Chanto

From Wikipedia, the free encyclopedia
Jump to navigation Jump to search

A Chanto (plural "Chanta") is a Nizari Ismaili ceremony in which one seeks forgiveness.

Use[edit]

Chanta are performed by Ismaili as a method of seeking forgiveness for past and future sins.[1] One popular chanto is the Du'a Karavi, which is performed before the Jamatkhana leaders as a plea for forgiveness of daily sins. Chantas are performed every "Chand Raat" (new moon celebration) and as part of Ismaili funeral rites.[1]

Once a year, on Laylat ul-Qadr (the night of power), Ismailis perform a series of fifteen Chanta both as a way to seek forgiveness and as a reminder of the importance of daily prayer.[2] The fifteen chanta performed on Laylat ul-Qadr are:

Taube no chanto: Ismailis perform the taube no chanto to seek forgiveness for failing to repent of sins.[3]

Dasond ni bhul chuk no chanto: Dasond is required of all Nizari Ismailis and a foundation of the faith. This chanto is used to seek forgiveness for any unintentional errors that they may have been committed during the year.[3]

Tran wakhat dua ni bhul chuk no chanto: With this chanto one seeks forgiveness for irregularity in performing the Holy Du'a, the Nizari Ismaili prayer performed thrice daily. This chanto is used to seek forgiveness for unintentional lapses of this daily practice.[3]

Ghuana ni bakshamni no chanto: This chanto is used to seek forgiveness for unintentional sins. It is also a reminder to Ismailis of the importance of following the principles of Islam.[3]

Gupt gunah no chanto: This chanto is used to seek forgiveness for sins of thought, such as ill will or jealousy towards someone, as a reminder of the need to keep the mind pure.[3]

Char joog no chanto: This chanto is performed in order to seek forgiveness for sins committed in one's many past lives throughout the four ages, or Char Joog. Nizari Ismailism teaches that due to Karma, the reincarnated soul has not attained salvation and this chanto is performed to seek forgiveness for these sins.[3]

Girbhavas no chanto: This chanto is used to seek forgiveness for failing to fulfill promises made prior to birth. Nizari Ismailism teaches that the soul is fully aware of its origin and of its purpose while still in the womb, and that prior to birth it makes a promise to live according to the farmans of the Imam-e Zaman. Worldly concerns sometimes interfere with fulfilling this promise, and this chanto is used to seek forgiveness for that failure.[3]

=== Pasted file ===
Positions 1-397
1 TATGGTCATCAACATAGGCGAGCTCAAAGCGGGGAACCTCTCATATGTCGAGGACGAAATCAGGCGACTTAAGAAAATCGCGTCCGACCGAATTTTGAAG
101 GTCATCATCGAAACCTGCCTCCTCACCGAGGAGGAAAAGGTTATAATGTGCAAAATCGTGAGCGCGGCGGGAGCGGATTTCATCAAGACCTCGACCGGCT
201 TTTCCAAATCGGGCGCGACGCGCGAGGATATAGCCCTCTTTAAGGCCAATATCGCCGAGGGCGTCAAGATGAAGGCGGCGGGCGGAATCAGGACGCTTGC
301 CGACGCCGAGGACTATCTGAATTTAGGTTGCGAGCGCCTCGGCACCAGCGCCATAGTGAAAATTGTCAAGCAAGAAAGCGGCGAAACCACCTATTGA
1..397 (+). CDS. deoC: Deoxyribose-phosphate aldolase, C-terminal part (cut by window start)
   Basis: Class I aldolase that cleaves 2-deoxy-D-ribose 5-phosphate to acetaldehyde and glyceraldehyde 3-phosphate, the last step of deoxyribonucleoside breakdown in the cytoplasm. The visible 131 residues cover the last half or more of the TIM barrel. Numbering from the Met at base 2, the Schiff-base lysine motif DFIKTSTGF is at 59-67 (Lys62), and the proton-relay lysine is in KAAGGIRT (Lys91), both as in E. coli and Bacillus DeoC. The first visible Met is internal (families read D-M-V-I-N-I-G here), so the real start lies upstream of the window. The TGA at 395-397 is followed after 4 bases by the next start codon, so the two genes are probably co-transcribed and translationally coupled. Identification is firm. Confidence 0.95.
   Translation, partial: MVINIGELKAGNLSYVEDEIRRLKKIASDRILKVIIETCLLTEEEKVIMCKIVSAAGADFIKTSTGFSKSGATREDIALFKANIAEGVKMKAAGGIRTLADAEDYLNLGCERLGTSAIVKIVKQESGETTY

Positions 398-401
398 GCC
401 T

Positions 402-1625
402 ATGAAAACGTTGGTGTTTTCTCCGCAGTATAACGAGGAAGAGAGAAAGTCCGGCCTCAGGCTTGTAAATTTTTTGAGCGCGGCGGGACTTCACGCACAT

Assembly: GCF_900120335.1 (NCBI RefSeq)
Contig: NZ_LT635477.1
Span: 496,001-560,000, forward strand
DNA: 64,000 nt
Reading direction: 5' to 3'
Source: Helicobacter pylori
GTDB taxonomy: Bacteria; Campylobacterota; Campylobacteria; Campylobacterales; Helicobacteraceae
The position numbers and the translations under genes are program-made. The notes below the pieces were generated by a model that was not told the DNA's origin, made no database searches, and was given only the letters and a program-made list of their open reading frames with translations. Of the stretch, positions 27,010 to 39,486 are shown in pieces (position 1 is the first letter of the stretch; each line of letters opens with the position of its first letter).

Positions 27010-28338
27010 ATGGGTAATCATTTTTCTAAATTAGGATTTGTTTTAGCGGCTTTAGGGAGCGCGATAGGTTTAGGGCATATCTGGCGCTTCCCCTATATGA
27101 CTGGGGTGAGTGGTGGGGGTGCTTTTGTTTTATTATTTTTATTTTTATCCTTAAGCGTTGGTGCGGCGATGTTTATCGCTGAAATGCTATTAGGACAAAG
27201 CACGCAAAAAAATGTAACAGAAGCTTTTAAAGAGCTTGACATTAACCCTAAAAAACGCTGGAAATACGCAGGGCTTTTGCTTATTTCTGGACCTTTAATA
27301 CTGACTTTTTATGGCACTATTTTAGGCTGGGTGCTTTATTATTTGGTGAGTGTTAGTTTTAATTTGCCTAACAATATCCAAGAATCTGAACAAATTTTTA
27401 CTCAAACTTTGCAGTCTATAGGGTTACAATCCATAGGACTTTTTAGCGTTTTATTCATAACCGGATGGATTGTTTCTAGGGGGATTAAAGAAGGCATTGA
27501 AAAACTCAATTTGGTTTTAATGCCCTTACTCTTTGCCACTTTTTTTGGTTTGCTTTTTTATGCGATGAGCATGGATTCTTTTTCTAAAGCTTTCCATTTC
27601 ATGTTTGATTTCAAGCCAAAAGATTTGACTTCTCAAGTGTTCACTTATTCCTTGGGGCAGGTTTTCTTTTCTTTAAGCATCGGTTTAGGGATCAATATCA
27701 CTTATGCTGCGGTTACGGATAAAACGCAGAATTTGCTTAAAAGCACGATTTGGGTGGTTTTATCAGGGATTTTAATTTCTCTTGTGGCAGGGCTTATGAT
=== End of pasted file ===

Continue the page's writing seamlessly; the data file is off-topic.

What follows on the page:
Roshnai no chanto: Some acts of transgression block one from experiencing the Nūr of Imamat, and this chanto is used to seek forgiveness for those acts.[3]

Ghor bhid no chanto: At the moment of death, the more attached the soul is to the world, the more difficult it is for the soul to leave the body. Depending on the degree of a person's attachments, this process can be very painful to the soul. The ghor bhid no chanto is performed to seek mercy from this pain.[3]

Kabar na puchana no chanto: This chanto is performed to ease the time of accounting when the soul is judged for all its deeds on Earth, and as a reminder that all deeds must be accounted for after death.[3]

Paheli manzil no chanto: Having accounted for its actions, the soul begins the first phase of its journey forward. At this point, the soul is attached to earthly matters, a burden which slows the soul's progress. This chanto is performed to enable the soul to realize the futility of carrying this burden and to discard it.[3]

Biji mannzil no manzil no chanto: After discarding attachments to earthly possessions and desires, the soul begins a second phase of its journey. At this point the results of past deeds become apparent and sins become a burden. This chanto is performed to ease this part of the journey.[3]

Ognis tol no chanto: Pir Sadardin in "Vis Tol" explains that path of the soul after death has nineteen points where the soul may be delayed or stopped because of past actions. This chanto is performed to ease this journey and to remind one that death is the beginning of a long journey.[3]

Bavan gati no chanto: In "Bawan Gati" Pir Sadardin teaches that the soul must navigate fifty-two passages, and that good deeds and the mercy of God can aid the soul on its journey.[3]

See also[edit]

  • Ali Muhammad, Kamaluddin (2008). Practices and Ceremonies. Translated by Kamaluddin, Zarina. Ismaili Tariqah Board.

References[edit]

  1. ^ a b Davis, Jimmy (2007). The Shia Imami Ismaili Muslims: A Short Introduction. Lulu. ISBN 1-4303-1562-8.
  2. ^ "Chantas". Retrieved 2010-05-22.
  3. ^ a b c d e f g h i j k l m n "Ismaili Chanta". Retrieved 2010-05-18.